Look carefully for all the shorebirds in Ibis Pond!
Stilt Sandpiper (in flight below)
You really don't need to see anything else to know this is a White-rumped Sandpiper!
The other diagnostic feature is the reddish base to the lower mandible, visible on both these birds.
Fulvous Whistling Ducks
Mottled Ducks, but the one on the left definitely has something else in him...
A "Mexican Duck" would have white borders to the speculum, but that head pattern sure suggests Mallard blood in there - thoughts?
From there we headed out to Alligator Lake, enjoying a Cardinal family near the butterfly garden! Before even getting to Dowitcher Pond my charges spotted the brilliant Roseate Spoonbills feeding there; there had to be at least a dozen of all ages! In addition we had several Avocets, a few Shovelers, and a Sora that Breck spotted along the shore! Grebe Marsh was quite productive, with both flavors of night herons, fighting Green Herons, and a trumpeting Least Grebe that we spent considerable time looking for and couldn’t spot until the Green Kingfisher burst from his hiding place, and while all eyes were on him across the way, that’s when the grebe decided to patter out as if to say, “Hey! Here I am; don’t look at him!”
At Dowitcher Pond, we're greeted by a mob of spoonbills!
Adults have the green head and black ear patch...
Whereas youngsters still have their white head feathers!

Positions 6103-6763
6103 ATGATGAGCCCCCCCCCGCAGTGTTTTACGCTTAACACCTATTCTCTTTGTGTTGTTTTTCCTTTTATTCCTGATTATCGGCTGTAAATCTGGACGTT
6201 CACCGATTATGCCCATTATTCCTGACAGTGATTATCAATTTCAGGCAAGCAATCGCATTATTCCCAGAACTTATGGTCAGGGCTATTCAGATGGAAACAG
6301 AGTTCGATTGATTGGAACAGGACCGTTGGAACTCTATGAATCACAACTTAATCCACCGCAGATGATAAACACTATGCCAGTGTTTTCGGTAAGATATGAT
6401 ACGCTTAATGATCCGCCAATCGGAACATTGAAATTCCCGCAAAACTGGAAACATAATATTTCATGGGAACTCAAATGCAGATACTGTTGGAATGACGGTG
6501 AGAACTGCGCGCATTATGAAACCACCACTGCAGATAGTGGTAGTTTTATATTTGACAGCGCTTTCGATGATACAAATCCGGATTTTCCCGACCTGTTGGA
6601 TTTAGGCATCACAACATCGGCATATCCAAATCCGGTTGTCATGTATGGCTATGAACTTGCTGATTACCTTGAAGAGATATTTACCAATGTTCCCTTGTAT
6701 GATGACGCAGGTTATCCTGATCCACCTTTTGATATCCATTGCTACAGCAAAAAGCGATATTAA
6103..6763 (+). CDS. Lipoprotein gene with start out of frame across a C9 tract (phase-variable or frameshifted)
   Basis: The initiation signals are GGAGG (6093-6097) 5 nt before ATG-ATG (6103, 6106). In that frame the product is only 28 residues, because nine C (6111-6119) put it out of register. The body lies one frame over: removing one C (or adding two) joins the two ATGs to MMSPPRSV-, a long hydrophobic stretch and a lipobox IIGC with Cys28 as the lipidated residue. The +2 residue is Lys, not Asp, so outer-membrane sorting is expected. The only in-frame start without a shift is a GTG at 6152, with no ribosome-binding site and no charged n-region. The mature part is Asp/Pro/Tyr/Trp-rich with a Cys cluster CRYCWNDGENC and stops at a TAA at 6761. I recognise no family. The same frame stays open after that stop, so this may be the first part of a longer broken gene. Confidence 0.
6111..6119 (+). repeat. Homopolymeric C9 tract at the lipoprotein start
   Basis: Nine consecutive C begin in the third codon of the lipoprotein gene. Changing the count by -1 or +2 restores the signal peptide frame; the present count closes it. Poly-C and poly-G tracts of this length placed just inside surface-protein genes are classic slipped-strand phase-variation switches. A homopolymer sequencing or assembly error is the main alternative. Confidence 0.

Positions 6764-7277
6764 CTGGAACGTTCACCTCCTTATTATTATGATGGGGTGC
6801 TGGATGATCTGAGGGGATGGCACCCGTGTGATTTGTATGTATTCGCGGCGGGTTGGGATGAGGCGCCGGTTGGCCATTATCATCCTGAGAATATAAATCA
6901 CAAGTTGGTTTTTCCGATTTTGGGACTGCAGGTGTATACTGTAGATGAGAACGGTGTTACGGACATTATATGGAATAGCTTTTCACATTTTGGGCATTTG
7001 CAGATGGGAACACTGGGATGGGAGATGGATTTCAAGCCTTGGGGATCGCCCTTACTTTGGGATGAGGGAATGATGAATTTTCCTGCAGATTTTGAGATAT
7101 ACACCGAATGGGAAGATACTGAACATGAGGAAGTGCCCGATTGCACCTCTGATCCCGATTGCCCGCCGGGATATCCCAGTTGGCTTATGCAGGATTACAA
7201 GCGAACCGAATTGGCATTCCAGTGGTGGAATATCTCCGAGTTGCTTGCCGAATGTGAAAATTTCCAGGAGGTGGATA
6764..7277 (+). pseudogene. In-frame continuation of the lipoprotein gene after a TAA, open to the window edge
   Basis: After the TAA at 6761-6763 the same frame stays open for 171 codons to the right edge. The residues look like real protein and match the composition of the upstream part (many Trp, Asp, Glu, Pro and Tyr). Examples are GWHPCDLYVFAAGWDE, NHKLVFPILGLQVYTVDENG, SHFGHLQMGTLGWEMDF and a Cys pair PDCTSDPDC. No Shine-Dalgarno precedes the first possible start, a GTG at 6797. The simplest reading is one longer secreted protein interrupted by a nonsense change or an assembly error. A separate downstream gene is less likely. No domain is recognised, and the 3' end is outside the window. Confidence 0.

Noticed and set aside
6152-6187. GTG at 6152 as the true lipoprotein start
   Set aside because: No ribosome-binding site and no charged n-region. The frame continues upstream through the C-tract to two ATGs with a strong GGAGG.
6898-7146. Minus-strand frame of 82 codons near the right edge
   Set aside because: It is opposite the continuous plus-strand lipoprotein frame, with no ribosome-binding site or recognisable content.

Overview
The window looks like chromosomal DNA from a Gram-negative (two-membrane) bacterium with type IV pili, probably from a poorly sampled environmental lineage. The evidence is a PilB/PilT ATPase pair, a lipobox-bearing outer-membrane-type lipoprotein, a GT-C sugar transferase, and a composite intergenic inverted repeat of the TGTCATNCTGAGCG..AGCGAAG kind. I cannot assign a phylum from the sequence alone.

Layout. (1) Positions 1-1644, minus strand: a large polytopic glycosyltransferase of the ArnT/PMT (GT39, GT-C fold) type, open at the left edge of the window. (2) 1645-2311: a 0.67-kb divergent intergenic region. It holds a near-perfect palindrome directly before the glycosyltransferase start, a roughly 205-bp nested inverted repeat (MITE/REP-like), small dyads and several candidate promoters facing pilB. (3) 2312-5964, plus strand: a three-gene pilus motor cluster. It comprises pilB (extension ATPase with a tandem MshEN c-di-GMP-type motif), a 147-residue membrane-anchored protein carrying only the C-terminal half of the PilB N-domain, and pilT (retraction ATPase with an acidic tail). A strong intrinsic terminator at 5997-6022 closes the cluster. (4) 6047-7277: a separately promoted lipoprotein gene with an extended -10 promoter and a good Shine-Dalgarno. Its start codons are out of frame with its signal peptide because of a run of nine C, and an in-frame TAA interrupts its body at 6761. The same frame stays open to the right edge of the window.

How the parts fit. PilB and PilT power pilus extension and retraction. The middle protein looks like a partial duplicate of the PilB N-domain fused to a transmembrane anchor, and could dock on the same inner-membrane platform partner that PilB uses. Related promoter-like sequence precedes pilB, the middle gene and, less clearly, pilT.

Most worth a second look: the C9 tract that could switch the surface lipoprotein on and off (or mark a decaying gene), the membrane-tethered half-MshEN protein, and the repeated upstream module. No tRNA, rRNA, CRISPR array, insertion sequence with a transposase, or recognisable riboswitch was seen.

The one on the right is kind of in between...
Martha and Breck enjoy the spectacle!
Yellow-crowned Night Heron
After enjoying the cormorants at the Alligator Lake turnoff and looking unsuccessfully for an Anhinga, we started looking for the Pauraque, but after a fruitless search figured she was deep in the woods raising babies. A lady Ladder-backed Woodpecker decided to come in and show off, however, literally hugging the little branch she was tapping on! Nothing much except the famous Alligator was at the overlook, so after a five-minute rest we headed back, picking up a flopping Groove-billed Ani along the canal!
On the way out the spoonbills have finished feeding and are now relaxing on the dead trees!
With what time we had we decided to make a short visit to Frontera Audubon in hopes that some migrants might be around. Mary G. had apparently been there earlier and saw a Black-billed Cuckoo in addition to a Yellow-billed, so we were hopeful, but alas, it was pretty quiet. We did happen to flush the gang of three Green Kingfishers hanging out at the little resaca, and Buff-bellied Hummers were all over, but the only migrants we saw were brief glimpses of a Black-throated Green and Magnolia Warbler. But all in all, Martha and Breck were glad to know of the place for future reference!
On the trail at Frontera Thicket
For a half-day trip, we managed 80 species, which ain’t half bad! Bird List:
Black-bellied Whistling-DuckFulvous Whistling-Duck
Northern Rough-winged Swallow
Black-throated Green Warbler